Literature as Sheltering the Human
|Author: ||Will, Frederic|
The first section of the book deals with the births of language and literature from consciousness, and the formation of literary history. Explores Husserl's mapping of the origins of language, and subsequent language theories in Merleau-Ponty, Sartre, and Heidegger. Section Two traces privileged Homeric shelters such as the bowers off the battle-line in the Iliad and hidden islands like Ogygia in the Odyssey. It tracks that same language-sheltering into several Biblical wombs -- Sarai's, Mary's or Jonah's whale's, and turns from these to language shelters constructed by Sappho for her passion, Saint Paul for inner salvation, and by the creator of the Bhagavad Gita. The final section looks at the intimate intermeshing of literature and music with the Zeitsgeist, and finally, locates the impulse to literature and all art in the pulse of biology.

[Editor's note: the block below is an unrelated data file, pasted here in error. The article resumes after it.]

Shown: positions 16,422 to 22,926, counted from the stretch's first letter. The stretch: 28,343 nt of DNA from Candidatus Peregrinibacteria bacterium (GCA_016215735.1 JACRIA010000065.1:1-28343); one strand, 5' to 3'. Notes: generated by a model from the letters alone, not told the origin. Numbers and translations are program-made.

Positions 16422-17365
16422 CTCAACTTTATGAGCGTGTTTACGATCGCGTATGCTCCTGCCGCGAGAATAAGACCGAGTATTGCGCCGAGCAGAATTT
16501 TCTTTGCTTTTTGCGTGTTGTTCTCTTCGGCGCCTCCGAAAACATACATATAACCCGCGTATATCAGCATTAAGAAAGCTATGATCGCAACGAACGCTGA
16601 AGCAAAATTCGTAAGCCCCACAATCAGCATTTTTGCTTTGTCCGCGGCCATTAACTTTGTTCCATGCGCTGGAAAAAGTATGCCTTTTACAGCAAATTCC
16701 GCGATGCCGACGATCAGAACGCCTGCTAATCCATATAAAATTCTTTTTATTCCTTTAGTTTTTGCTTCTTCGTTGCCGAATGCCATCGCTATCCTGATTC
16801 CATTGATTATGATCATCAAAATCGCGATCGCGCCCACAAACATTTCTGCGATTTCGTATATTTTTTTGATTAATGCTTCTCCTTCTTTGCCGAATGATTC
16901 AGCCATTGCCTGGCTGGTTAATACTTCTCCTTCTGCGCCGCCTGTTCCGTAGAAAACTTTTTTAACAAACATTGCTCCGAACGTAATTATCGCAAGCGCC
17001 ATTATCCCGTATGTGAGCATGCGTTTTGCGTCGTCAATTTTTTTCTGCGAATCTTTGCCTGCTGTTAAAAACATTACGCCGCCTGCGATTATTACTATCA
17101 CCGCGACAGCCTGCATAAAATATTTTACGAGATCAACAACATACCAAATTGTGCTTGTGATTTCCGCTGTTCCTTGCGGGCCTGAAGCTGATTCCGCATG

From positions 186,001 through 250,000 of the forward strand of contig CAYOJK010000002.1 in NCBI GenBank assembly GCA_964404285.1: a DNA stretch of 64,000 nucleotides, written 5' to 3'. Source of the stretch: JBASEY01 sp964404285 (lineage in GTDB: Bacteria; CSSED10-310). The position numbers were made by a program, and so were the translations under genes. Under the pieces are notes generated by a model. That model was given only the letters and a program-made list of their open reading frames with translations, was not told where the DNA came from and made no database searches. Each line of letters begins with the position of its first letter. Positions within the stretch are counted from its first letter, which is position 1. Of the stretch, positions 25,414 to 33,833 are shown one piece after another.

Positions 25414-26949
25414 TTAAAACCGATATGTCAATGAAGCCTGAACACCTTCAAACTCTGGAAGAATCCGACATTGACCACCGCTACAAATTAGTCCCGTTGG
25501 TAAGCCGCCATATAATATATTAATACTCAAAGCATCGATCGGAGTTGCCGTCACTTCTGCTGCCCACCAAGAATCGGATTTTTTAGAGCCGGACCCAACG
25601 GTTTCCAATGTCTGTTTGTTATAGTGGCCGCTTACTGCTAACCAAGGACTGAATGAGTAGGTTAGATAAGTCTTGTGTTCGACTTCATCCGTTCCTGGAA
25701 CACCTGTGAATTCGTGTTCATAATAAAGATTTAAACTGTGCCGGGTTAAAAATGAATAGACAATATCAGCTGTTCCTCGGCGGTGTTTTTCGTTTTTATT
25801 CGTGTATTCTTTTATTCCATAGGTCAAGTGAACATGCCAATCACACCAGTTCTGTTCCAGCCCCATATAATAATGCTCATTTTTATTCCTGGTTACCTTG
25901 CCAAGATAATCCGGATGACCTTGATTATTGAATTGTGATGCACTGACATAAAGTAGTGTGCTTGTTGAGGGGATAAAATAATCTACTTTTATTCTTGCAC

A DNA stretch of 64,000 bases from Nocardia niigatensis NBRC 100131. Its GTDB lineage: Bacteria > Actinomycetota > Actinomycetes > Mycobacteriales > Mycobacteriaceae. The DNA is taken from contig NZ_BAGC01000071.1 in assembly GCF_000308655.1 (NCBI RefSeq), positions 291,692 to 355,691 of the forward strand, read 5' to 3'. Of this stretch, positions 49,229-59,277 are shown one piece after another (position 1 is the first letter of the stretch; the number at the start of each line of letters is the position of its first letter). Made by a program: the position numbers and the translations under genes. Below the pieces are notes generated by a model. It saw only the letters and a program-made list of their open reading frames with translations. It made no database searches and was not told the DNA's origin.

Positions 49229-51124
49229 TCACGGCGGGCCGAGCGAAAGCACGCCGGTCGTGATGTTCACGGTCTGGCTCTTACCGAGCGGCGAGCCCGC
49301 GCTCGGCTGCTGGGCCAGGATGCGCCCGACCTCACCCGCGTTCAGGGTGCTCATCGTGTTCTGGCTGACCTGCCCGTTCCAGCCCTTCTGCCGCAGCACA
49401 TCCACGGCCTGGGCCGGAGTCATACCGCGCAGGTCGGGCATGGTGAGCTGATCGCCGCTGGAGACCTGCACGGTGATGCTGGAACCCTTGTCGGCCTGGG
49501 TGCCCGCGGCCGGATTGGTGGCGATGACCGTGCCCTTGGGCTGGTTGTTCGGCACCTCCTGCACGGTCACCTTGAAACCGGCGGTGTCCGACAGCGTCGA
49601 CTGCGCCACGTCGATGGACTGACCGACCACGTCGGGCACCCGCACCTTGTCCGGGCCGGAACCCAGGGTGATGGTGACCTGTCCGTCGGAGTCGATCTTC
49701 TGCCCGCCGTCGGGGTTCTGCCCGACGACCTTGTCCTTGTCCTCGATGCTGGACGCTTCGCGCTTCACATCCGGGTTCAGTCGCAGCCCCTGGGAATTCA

"The book is remarkable for an intense and bald aestheticism that is exceedingly rare today. . . . Will calls himself a 'fallen contemporary classicist,' praises 'high-minded eclecticism,' and favors those thinkers who 'sensualize knowing.' These traits make for a rare voice singing in the cornfields of Iowa." - Philosophy and Literature